Tuesday, October 28, 2008

Mock Trial Scoring and Ties

I've developed a strong preference for quoting mock trial scores and results in terms of total ballots (equivalently, total wins) over in terms of win-loss record. A win is worth one win, naturally; a loss is worth zero wins. But the tie ends up adding a ternary complexity to the otherwise binary system, being worth half a win. Some systems (for example, Georgia high school mock trial) address this problem by eliminating the possibility of a tie altogether by means of a "team score" that's specifically designed to break a tie. College mock trial, though, gives a total score that's the sum of the individual performances, and nothing more. This can range from 14 to 140, although scores typically find themselves in the range of 80-120.

The combinatorically savvy will note that out of 127 possible scores, or even 40 or so likely scores, the tie should not happen very often. It does, more than it really has any right to. One Georgia Tech team had three of them in one weekend, out of eight total ballots. Therefore, you get monstrosities like a record of 3-3-2, which is far from self-explanatory at first glance. Decoded, it's three wins, three losses, and two ties, and if you know the tie-win conversion factor, it's easy to see that this team has four win equivalents... but how much better or worse is that than a team with plain old four wins?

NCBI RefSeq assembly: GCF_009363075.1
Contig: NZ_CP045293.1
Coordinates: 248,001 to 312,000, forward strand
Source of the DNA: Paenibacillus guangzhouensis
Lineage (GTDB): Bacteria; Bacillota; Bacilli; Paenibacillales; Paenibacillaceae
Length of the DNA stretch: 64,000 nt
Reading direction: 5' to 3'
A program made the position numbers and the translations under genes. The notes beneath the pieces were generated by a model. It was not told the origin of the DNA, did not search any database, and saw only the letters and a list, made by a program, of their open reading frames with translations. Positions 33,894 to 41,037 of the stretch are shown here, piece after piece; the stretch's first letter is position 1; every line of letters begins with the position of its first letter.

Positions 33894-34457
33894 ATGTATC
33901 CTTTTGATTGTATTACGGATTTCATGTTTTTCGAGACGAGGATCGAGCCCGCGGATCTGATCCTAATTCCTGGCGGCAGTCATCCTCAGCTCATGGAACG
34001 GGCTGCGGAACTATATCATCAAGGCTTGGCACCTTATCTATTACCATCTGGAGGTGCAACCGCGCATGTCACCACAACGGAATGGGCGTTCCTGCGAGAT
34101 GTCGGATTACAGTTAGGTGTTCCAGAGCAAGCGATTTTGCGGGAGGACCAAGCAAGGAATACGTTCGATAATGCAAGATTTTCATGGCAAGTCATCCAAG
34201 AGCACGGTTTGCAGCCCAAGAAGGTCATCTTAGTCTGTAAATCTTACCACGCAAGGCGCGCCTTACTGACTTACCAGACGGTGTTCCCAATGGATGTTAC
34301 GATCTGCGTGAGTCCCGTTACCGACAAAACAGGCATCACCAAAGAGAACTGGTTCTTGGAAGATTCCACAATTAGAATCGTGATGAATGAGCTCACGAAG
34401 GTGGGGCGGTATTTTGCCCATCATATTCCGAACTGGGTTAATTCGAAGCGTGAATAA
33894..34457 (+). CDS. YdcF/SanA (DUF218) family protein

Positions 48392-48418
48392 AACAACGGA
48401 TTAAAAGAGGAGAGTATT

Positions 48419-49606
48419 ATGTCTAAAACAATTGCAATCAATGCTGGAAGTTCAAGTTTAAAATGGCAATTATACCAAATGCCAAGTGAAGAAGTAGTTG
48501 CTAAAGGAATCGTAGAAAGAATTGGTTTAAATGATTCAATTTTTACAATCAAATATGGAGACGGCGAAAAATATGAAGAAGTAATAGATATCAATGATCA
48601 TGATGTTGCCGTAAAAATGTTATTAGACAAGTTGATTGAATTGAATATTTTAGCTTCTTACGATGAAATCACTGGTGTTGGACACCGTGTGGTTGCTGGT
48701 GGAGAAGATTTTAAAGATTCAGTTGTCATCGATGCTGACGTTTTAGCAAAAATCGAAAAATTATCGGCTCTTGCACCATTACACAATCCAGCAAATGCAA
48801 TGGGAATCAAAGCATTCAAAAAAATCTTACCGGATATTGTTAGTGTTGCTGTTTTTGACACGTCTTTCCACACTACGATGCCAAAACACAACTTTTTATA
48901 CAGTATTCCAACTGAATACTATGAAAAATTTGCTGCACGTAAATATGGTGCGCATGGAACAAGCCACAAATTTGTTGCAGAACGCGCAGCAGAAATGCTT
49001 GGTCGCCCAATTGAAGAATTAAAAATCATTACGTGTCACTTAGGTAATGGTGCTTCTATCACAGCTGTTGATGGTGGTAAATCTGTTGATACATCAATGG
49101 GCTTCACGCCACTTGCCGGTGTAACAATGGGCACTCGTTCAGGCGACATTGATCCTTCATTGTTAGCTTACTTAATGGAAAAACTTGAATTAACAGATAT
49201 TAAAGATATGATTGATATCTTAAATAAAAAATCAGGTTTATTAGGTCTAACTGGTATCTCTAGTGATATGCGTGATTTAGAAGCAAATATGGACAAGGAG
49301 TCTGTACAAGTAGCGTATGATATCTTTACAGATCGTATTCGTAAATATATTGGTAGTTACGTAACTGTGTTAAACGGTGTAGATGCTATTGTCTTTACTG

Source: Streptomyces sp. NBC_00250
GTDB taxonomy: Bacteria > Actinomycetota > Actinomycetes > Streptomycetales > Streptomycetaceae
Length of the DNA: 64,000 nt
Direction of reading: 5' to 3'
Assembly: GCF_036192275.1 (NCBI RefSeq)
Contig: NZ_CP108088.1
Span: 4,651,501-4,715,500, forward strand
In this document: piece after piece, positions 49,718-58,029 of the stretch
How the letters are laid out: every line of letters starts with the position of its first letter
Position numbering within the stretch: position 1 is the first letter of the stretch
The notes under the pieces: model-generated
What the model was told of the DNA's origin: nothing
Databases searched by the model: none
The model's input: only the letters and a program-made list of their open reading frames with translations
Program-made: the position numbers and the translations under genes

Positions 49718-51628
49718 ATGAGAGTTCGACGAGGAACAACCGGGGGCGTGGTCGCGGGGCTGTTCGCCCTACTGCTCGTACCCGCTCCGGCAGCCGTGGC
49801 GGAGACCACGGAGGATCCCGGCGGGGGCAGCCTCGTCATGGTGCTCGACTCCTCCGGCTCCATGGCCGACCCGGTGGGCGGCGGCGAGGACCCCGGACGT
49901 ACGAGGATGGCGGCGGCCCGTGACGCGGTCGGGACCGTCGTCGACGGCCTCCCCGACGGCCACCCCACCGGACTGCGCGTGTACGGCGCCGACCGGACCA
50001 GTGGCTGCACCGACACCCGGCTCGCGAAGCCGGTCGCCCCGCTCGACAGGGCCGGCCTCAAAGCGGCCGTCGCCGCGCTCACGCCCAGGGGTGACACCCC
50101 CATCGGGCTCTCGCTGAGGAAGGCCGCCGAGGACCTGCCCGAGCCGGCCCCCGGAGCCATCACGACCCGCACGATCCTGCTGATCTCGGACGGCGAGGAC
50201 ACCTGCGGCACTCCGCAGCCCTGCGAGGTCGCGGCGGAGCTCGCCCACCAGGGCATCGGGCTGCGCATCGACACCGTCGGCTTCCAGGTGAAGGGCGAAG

Here's the key: in college mock trial, it's not necessarily either. A team that goes 3-3-2 is not necessarily going to be ranked higher or lower than a team that goes 4-4. No, that comes down to a construct called CS, which stands for combined strength, and is actually the least arcane of all the tiebreaker formulae. A quick rundown: CS is like strength of schedule in football; higher CS means you played tougher teams and ranks higher in the tiebreaker.

So consider the following (admittedly contrived, but mathematically possible) scenario. At a particularly tough tournament, the best teams only get six wins or the equivalent. Team A has a record of 6-2, CS 15. Team B has a record of 5-1-2, CS 16. Team C has a record of 4-0-4, CS 14. To someone who knows 1) tie equivalencies, and 2) what CS means, it's obvious that the top three teams in order are B, then A, then C.

Plenty of tournaments would choose to report the standings with win-loss record, so we'd see a convoluted mess of wins and losses and ties that make you do the tie conversions yourself. Why not just report each team as having six wins?

Currently listening: "One By One All Day", the Shins

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